GOP-Led House Considering Expunging Trump’s Impeachments as Partisan Sham

The GOP-controlled House may expunge former President Trump’s two impeachments, with House Speaker Kevin McCarthy telling the US media earlier this week that he is open to the idea.

Former President Donald Trump was impeached twice by the Democratic-led House of Representatives in 2019 over alleged abuse of power during a phone conversation with Ukrainian President Volodymyr Zelensky, and in 2021, over alleged “incitement of insurrection” followed by the January 6 Capitol breach. Both times Trump was acquitted.

House Speaker Kevin McCarthy has made it clear that he would consider expunging one or both of former President Trump’s impeachments. According to the US media, a number of House Republicans back the idea and want to “give serious consideration to exonerating” Trump.

Even though the US Constitution does not provide a roadmap for expunging an impeachment, GOP lawmakers started to look into the possibility last year.

On March 29, 2022, then-Rep. Markwayne Mullin (R-Okla.) introduced a resolution to wipe the former president’s 2019 impeachment away. The document said that the impeachment was “an unimaginable abuse of our Constitution.”

In his March resolution, Mullin presented detailed explanation as to why he and his fellow Republicans believe that “the facts and circumstances upon which the Articles of Impeachment were based did not meet the burden of proving the commission of ‘high Crimes and Misdemeanors’ as set forth in Section Four of Article II of the United States Constitution.”

“[B]y so flippantly exercising one of the gravest and most consequential powers with which the House of Representatives is charged, Democrats have committed the sin about which the Founding Fathers of the United States warned, that being the use of presidential impeachment in a partisan fashion to settle political scores, and relitigate election results with which they disagree, in this case, the 2016 Presidential election of Donald Trump,” the lawmaker underscored at the time.

In May 2022, Mullin presented a second resolution to expunge Trump’s 2021 impeachment. The new bill referred to 2020 presidential election irregularities, arguing that the Democratic-led House had failed to prove at the time that the former president had committed “high crimes and misdemeanors” or engaged in an insurrection.

“[As] further indication of the partisan political motivations behind the Resolution, once the Article of Impeachment was passed by the House of Representatives and transmitted to the Senate, the Chief Justice of the Supreme Court refused to serve as the presiding officer for the trial, as required by section 3 of article I of the Constitution, and instead the Senate President pro tempore, Senator Pat Leahy, a Democrat from Vermont, and a reliably partisan politician, served as the presiding officer, perfecting the entirety of the process as nothing more than an unconstitutional exercise in futility, moot, and fantastical political theater,” the bill read.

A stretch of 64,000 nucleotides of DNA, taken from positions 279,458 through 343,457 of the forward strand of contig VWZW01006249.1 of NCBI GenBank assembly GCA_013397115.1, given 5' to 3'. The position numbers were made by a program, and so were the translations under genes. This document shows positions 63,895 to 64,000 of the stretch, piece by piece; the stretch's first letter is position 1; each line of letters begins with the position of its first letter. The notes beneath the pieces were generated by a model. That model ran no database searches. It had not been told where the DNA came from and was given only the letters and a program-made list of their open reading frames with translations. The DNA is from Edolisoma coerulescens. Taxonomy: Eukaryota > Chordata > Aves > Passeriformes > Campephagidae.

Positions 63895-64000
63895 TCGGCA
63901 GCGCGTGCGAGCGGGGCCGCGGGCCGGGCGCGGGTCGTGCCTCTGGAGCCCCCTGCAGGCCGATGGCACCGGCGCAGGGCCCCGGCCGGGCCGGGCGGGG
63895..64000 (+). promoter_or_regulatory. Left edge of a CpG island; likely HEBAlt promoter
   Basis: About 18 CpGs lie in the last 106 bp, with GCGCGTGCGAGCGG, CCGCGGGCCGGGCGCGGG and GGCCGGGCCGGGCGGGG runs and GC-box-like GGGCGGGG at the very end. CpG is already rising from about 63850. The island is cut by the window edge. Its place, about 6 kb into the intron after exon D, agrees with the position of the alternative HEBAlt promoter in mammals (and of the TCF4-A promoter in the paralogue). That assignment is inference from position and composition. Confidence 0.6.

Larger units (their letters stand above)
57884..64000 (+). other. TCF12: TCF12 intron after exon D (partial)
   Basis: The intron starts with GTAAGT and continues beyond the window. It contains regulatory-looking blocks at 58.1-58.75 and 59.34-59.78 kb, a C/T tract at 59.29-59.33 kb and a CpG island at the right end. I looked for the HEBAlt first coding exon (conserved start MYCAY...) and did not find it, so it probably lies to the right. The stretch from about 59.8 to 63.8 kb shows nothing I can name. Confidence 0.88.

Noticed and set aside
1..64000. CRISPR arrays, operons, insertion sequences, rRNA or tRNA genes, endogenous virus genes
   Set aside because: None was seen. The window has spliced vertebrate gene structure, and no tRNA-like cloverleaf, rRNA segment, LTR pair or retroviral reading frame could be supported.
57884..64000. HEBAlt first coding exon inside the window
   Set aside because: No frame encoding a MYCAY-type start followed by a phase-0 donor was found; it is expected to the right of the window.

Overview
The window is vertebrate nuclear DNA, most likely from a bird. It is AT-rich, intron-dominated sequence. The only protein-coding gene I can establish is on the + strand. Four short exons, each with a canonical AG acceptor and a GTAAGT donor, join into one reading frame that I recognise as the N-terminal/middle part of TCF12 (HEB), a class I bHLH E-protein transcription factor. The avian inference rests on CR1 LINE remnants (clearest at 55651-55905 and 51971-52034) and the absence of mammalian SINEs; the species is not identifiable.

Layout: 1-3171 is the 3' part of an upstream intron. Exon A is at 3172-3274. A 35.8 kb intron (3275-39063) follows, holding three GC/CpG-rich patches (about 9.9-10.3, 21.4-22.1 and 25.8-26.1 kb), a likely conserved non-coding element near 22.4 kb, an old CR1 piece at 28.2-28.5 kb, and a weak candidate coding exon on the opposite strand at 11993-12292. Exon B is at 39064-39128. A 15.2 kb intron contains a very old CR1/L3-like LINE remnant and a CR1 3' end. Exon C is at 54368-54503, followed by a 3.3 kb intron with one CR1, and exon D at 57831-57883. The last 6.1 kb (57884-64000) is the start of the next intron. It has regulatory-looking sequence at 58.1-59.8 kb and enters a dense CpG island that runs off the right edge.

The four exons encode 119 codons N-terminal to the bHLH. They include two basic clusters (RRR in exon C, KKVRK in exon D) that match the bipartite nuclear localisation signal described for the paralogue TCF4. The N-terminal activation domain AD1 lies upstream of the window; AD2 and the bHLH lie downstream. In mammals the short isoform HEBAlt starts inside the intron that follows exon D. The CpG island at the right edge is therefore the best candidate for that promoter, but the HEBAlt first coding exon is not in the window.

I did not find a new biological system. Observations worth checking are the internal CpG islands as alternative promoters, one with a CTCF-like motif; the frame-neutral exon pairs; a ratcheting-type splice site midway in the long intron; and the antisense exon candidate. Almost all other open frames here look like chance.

Neither of the resolutions was passed in the House of Representatives, given that the Democratic Party held a majority in the lower chamber at the time.

Previously, Presidents Andrew Johnson and Bill Clinton were formally impeached by the House of Representatives, but neither of them was convicted by the Senate.

US conservative media has drawn attention to the fact that even though no president or other elected official has ever had their impeachment expunged, the Senate did expunge a censure of then-Democratic President Andrew Jackson in 1837. Jackson planned to remove government funds from the Bank of the United States, which was “not conferred by the Constitution and laws, but in derogation of both.”

On March 28, 1834, Jackson was censured by the Senate. Three years later, when the Democratic Party gained the majority in the upper chamber, the Senate voted to reverse its earlier censure. On January 16, 1837, the secretary of the Senate made a record, saying that Jackson’s censure was “Expunged by order of the Senate.”

However, given that currently the Senate majority is in the hands of the Dems, it is unlikely that the GOP resolutions seeking to expunge Trump’s impeachments would be passed by US senators.

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